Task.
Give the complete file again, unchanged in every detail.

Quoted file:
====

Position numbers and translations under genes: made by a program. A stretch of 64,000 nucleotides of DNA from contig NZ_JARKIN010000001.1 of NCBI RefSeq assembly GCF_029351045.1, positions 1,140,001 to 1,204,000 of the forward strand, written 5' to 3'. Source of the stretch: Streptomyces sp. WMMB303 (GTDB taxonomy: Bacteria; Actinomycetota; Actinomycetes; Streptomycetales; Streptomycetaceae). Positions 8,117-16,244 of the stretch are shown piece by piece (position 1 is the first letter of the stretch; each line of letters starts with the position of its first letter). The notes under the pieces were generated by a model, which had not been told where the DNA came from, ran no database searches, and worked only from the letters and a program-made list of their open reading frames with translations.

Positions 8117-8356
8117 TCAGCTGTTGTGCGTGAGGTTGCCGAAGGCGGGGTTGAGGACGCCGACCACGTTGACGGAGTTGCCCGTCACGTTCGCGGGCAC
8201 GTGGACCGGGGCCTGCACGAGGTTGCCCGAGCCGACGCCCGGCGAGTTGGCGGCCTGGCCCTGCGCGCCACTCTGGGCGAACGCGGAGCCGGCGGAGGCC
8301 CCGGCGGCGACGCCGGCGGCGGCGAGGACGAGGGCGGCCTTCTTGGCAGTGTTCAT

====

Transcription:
Position numbers and translations under genes: made by a program. A stretch of 64,000 nucleotides of DNA from contig NZ_JARKIN010000001.1 of NCBI RefSeq assembly GCF_029351045.1, positions 1,140,001 to 1,204,000 of the forward strand, written 5' to 3'. Source of the stretch: Streptomyces sp. WMMB303 (GTDB taxonomy: Bacteria; Actinomycetota; Actinomycetes; Streptomycetales; Streptomycetaceae). Positions 8,117-16,244 of the stretch are shown piece by piece (position 1 is the first letter of the stretch; each line of letters starts with the position of its first letter). The notes under the pieces were generated by a model, which had not been told where the DNA came from, ran no database searches, and worked only from the letters and a program-made list of their open reading frames with translations.

Positions 8117-8356
8117 TCAGCTGTTGTGCGTGAGGTTGCCGAAGGCGGGGTTGAGGACGCCGACCACGTTGACGGAGTTGCCCGTCACGTTCGCGGGCAC
8201 GTGGACCGGGGCCTGCACGAGGTTGCCCGAGCCGACGCCCGGCGAGTTGGCGGCCTGGCCCTGCGCGCCACTCTGGGCGAACGCGGAGCCGGCGGAGGCC
8301 CCGGCGGCGACGCCGGCGGCGGCGAGGACGAGGGCGGCCTTCTTGGCAGTGTTCAT